And yet, even with the fall of the Soviet Union and the unambiguous revelation of its crimes against humanity, there has been no general moral accounting for this barbarous episode in human history. Not one of the butchers who murdered in excess of 100 million people has been indicted before an international human rights tribunal, such as we had in Nuremberg after the Nazi Holocaust, and have even today in the Hague where the relatively modest crimes of the Serbs are being avidly prosecuted.
There are no Holocaust Museums to commemorate the victims of Communism, no Schindler’s Lists or other Hollywood blockbusters. It is curious at the least to note that not one of those who made careers, as journalists, politicians, writers, or academics of denying that Lenin or Mao or Fidel incarcerated and exterminated millions of political enemies has today lost his job, or borne the moral stigma of being a “Holocaust denier”, or even been asked to apologize for his vicious stupidity. On the contrary, most are still ensconced in positions of authority and influence: still writing for the New York Times or the Toronto Star, or appearing on CNN or CBC, or making movies in Hollywood. Can anyone imagine that a former Nazi propagandist would benefit from that sort of moral amnesia?
All of this Solzhenitsyn has written about extensively: in his many novels, historical works, essays, speeches, and poems. And he has written from direct experience. In 1945, as a 27 year-old Russian artillery officer, while on the German front lines, Solzhenitsyn was arrested by the Soviet secret police for having made disrespectful remarks about Stalin in a letter to a friend. For this offence, he spent eight years in Siberian labor camps and three years in exile.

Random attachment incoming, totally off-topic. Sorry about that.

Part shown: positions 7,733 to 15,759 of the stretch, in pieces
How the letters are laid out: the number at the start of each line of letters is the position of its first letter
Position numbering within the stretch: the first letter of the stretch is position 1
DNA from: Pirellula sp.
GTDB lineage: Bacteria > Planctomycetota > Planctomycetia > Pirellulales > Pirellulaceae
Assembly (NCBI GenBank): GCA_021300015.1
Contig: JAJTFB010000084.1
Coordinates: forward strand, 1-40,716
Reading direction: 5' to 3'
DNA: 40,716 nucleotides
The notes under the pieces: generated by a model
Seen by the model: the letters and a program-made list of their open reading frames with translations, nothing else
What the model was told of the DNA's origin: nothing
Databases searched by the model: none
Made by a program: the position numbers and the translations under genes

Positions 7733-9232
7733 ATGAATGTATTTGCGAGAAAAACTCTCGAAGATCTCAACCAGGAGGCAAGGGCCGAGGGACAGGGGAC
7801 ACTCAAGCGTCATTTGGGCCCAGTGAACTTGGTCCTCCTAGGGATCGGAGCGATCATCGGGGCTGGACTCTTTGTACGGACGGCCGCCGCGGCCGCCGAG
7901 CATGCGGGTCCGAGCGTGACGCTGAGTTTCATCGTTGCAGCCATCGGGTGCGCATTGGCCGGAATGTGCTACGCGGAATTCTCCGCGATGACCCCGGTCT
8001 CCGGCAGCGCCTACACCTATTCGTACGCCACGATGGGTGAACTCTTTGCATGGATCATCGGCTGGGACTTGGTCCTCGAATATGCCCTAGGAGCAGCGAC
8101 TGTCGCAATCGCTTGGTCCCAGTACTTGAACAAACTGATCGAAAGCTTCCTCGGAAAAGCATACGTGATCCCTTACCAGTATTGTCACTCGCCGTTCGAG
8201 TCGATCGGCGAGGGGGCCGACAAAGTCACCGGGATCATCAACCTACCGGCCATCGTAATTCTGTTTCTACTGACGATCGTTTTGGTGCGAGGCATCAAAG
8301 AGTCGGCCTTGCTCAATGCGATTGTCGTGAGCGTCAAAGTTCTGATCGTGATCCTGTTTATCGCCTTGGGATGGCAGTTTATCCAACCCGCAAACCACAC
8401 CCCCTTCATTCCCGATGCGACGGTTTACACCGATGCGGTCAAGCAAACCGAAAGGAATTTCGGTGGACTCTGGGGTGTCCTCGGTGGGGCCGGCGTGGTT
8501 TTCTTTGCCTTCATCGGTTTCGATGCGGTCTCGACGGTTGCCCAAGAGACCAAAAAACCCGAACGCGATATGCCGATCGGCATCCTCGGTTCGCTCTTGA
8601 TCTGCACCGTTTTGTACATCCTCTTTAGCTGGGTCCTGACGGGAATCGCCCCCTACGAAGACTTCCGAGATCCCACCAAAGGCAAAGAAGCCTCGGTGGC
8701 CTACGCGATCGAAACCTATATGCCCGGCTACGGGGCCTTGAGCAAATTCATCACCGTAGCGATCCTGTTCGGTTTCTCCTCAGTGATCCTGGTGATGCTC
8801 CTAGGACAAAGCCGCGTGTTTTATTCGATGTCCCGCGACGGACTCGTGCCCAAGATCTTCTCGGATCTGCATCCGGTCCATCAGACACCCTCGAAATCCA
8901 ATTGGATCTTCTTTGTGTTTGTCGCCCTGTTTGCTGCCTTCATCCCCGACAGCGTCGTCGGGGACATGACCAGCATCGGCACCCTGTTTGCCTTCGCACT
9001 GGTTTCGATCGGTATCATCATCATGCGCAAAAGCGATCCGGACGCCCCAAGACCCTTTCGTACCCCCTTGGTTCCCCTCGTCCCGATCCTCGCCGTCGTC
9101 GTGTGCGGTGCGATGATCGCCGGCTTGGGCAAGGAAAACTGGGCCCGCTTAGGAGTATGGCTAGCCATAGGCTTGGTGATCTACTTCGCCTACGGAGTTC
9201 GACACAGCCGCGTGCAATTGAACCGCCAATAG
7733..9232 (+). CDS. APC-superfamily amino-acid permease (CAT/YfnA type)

During that time, like his protagonist Ivan Denisovitch, he survived hunger, cold, beatings, stints in isolation, and stomach cancer. But what Solzhensitsyn could not have imagined while in prison was that the greatest insult he would suffer would be at the hands of the Western political, cultural, and academic elite who would refuse to believe the truth of what he had witnessed with his eyes and suffered in his flesh.
To go on telling that truth in the face of universal ridicule and opprobrium is, it seems to me, the highest test of human integrity and courage, and it is for this reason that I consider Solzhenitsyn one of the genuine heroes of Western Civilization.